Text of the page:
Friday, April 27, 2007

Road Tested

As a kid, I never got to enjoy the ice cream truck. Since there were all of six kids in a ten-mile radius, it didn't make good business sense to service our ice-cream novelty needs by automobile. I would relish going to a friend's house in Norwich, Connecticut because she lived in a more suburban area and the ice cream truck would play its jaunty tune, and I'd swear the Rocket Pops from the ice cream truck tasted better than the ones my Mom bought at Stop and Shop.

When I started my new job, no fewer than ten people told me about the Trucks. My first-day orientation had new hires discussing the Trucks and their awesomeness. Apparently, these food trucks, like the ones at construction sites, come into Kendall Square and serve amazing food at equally amazing prices. I imagined that these people's attitude was swayed by the price of this food, and they maybe ignored the hairs, bugs, and undercooked bits.

Yesterday I was craving a walk and didn't pack my lunch, so I decided to venture to the Trucks. There were about four trucks lined up, each offering different food. One was a Chinese/Thai truck. Another beat-up truck sold Mexican food. There was a Middle-Eastern truck selling falafel and kebabs. There was a sparsely-visited sandwich truck. I hopped into the long line at the Chinese/Thai truck and waited to decide on my meal once I got close enough to read the menu.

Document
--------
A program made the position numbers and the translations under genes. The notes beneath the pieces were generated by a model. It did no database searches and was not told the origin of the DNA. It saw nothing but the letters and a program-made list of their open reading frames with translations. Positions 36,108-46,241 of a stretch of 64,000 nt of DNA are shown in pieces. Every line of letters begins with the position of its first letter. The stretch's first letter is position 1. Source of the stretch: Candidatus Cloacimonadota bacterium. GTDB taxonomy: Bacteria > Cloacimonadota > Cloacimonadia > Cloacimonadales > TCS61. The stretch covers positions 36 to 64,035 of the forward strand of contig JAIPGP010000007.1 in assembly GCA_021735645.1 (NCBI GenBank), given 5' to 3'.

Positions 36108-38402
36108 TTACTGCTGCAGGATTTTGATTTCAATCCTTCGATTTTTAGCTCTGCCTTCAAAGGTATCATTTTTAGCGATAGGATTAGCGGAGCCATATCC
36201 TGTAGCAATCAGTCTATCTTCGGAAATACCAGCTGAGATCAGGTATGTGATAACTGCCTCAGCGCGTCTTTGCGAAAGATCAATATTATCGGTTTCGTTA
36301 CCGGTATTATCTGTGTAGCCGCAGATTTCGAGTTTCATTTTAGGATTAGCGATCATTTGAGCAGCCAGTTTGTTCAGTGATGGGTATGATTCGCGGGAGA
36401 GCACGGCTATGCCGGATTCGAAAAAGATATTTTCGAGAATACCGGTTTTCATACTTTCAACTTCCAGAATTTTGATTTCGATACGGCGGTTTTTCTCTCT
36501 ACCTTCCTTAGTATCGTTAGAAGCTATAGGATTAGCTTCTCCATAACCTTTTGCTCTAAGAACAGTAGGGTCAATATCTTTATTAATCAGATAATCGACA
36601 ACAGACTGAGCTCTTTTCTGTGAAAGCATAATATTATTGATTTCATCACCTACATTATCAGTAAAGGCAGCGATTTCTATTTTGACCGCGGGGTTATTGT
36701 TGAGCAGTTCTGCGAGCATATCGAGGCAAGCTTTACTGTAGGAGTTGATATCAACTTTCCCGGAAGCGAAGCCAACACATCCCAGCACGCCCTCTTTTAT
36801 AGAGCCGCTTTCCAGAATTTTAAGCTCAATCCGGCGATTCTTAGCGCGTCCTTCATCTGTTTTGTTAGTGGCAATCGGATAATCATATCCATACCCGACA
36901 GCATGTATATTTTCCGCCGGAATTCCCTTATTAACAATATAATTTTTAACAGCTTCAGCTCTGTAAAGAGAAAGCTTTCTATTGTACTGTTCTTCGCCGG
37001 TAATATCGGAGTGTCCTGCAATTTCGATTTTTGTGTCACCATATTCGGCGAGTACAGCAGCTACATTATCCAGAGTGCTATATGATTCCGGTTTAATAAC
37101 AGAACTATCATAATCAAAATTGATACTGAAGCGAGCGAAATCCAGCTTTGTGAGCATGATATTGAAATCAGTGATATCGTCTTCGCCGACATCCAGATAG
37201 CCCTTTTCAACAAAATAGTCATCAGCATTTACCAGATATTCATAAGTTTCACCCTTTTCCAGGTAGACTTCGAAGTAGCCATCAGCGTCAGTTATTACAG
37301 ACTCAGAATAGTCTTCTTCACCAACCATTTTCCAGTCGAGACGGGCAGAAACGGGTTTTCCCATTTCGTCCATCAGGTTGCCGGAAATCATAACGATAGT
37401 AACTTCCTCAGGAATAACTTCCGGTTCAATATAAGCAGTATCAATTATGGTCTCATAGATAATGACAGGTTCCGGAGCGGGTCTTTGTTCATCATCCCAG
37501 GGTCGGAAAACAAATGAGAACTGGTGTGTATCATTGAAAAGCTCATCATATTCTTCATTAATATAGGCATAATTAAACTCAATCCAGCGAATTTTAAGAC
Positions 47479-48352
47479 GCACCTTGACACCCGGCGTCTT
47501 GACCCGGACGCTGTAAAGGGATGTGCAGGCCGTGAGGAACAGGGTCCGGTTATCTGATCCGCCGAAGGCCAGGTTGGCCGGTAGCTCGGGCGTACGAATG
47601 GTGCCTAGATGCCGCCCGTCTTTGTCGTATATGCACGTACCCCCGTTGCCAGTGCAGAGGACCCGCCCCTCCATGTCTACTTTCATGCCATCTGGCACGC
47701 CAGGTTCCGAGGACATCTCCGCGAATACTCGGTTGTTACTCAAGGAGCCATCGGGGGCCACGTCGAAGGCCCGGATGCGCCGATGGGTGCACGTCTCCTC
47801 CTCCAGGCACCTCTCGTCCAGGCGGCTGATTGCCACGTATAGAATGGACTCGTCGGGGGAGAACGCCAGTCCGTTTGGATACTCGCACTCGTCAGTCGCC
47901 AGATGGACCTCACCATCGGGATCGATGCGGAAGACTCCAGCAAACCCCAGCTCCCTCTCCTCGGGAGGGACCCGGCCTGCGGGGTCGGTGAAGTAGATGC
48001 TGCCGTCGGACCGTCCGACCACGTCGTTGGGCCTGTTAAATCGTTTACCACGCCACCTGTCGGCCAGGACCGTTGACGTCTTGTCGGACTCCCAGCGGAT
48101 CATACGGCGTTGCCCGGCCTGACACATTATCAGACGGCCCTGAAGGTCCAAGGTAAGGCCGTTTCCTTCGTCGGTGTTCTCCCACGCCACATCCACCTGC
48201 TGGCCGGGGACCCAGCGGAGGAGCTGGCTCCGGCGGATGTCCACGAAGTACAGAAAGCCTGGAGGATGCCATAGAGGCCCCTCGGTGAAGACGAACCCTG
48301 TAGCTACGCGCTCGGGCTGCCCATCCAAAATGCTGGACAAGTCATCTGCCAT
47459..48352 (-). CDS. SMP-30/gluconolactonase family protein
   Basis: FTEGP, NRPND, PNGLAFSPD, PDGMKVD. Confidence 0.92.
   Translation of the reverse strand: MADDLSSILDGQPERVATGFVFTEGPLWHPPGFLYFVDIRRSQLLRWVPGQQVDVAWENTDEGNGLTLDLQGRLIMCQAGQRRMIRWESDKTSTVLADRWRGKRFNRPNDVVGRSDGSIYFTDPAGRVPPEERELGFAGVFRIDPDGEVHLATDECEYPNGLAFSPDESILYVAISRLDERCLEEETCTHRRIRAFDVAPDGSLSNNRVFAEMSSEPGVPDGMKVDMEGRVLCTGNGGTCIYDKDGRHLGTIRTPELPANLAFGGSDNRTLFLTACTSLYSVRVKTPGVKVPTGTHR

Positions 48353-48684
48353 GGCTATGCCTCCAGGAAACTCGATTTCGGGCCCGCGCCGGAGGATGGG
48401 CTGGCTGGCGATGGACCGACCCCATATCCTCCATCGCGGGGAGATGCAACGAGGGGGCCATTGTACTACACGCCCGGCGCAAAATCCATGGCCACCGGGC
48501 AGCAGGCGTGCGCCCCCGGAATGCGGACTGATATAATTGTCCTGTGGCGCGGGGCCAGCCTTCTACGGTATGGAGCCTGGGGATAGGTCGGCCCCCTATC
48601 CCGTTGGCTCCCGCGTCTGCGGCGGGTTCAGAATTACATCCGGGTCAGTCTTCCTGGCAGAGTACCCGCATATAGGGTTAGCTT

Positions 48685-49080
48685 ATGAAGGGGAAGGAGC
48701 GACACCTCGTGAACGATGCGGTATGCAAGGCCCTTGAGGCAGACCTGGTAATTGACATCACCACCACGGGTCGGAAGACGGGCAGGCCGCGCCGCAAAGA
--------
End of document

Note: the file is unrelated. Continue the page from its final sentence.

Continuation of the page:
I chose veggie pad thai for the low low price of $3.50. American. The lady handed me a styrofoam box and a fork, and I made my way to a bench. When I opened the box, I was pleasantly surprised. A huge portion of noodles sat on one half, with a mixture of thin carrot strips, lettuce, and sprouts on the other side. I mixed them together and dug in.

It was really good! Truck food! I stuffed myself on the thin noodles, crunchy peanuts and well-prepared tofu. I have a love-hate relationship with tofu. When I cook it, it's the nasty, gelatinous mess that most meat-eaters imagine. When someone who's used to the mystery curd prepares it, it's just like chicken. In my veggie pad thai, it was wonderful. Crumbled up, it was a pleasantly soy-ish flavor that didn't scream "healthy."

I just ate the other half of my food, so I basically spent $1.50 for lunch yesterday and today. The noodles were equally delicious cold (I can't seem to find any bowls or plates for reheating purposes). I think I may continue to line up with the students and science-minded folks to get my lunch on the cheap. Even though they don't play the jaunty tunes that ice cream trucks do, the food trucks make me just as happy.


julialowell said...

I am not ashamed to say it- I love truck food.

My secret for tofu is to salt it, then leach as much moisture as you can out of it by letting it rest on paper towels. Then pan-fry in enough oil to make the outside crispy, and don't bother it in the pan too much. Delicious.

Martin & Jessica said...

Back in the early 90s, there was period of about a year where we had a 'Roach Coach' stop at our little building on a side street in Allston. It was great! When you're making almost-minimum wage, cheap food is a must, and the stuff on the truck was amazing! Lots of people look at these trucks with disgust, but I think they just haven't had a chance to sample the food yet...

David said...

yeah, the sub truck is sparsely visited for a reason. slim selection, takes forever, and isn't very good. mexican's decent.